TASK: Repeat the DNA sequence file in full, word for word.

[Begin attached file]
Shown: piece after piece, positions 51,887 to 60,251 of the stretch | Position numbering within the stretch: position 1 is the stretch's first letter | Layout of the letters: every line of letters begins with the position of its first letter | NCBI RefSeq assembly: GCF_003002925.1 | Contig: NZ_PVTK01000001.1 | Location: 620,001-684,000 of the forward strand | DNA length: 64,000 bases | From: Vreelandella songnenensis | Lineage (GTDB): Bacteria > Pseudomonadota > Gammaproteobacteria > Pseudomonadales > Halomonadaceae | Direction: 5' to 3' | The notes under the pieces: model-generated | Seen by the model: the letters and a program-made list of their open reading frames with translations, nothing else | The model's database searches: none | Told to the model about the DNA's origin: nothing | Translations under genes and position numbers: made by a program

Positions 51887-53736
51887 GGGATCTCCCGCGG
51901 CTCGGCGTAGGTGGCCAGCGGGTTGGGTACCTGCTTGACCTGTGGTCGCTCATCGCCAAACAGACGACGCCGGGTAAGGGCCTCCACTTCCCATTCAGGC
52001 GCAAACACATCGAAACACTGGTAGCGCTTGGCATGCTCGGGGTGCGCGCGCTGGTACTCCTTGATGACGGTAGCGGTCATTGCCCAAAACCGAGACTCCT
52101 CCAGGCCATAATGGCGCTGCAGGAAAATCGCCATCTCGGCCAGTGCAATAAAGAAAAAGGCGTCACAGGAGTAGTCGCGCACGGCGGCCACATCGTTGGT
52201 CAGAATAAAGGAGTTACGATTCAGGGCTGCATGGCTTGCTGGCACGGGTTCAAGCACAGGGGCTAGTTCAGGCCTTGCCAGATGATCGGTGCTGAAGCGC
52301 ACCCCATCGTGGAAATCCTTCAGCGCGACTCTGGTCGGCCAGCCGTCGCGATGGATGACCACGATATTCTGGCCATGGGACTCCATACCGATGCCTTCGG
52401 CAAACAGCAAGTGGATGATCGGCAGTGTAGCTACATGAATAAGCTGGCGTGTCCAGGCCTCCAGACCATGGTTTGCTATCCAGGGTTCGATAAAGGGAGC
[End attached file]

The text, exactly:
Shown: piece after piece, positions 51,887 to 60,251 of the stretch | Position numbering within the stretch: position 1 is the stretch's first letter | Layout of the letters: every line of letters begins with the position of its first letter | NCBI RefSeq assembly: GCF_003002925.1 | Contig: NZ_PVTK01000001.1 | Location: 620,001-684,000 of the forward strand | DNA length: 64,000 bases | From: Vreelandella songnenensis | Lineage (GTDB): Bacteria > Pseudomonadota > Gammaproteobacteria > Pseudomonadales > Halomonadaceae | Direction: 5' to 3' | The notes under the pieces: model-generated | Seen by the model: the letters and a program-made list of their open reading frames with translations, nothing else | The model's database searches: none | Told to the model about the DNA's origin: nothing | Translations under genes and position numbers: made by a program

Positions 51887-53736
51887 GGGATCTCCCGCGG
51901 CTCGGCGTAGGTGGCCAGCGGGTTGGGTACCTGCTTGACCTGTGGTCGCTCATCGCCAAACAGACGACGCCGGGTAAGGGCCTCCACTTCCCATTCAGGC
52001 GCAAACACATCGAAACACTGGTAGCGCTTGGCATGCTCGGGGTGCGCGCGCTGGTACTCCTTGATGACGGTAGCGGTCATTGCCCAAAACCGAGACTCCT
52101 CCAGGCCATAATGGCGCTGCAGGAAAATCGCCATCTCGGCCAGTGCAATAAAGAAAAAGGCGTCACAGGAGTAGTCGCGCACGGCGGCCACATCGTTGGT
52201 CAGAATAAAGGAGTTACGATTCAGGGCTGCATGGCTTGCTGGCACGGGTTCAAGCACAGGGGCTAGTTCAGGCCTTGCCAGATGATCGGTGCTGAAGCGC
52301 ACCCCATCGTGGAAATCCTTCAGCGCGACTCTGGTCGGCCAGCCGTCGCGATGGATGACCACGATATTCTGGCCATGGGACTCCATACCGATGCCTTCGG
52401 CAAACAGCAAGTGGATGATCGGCAGTGTAGCTACATGAATAAGCTGGCGTGTCCAGGCCTCCAGACCATGGTTTGCTATCCAGGGTTCGATAAAGGGAGC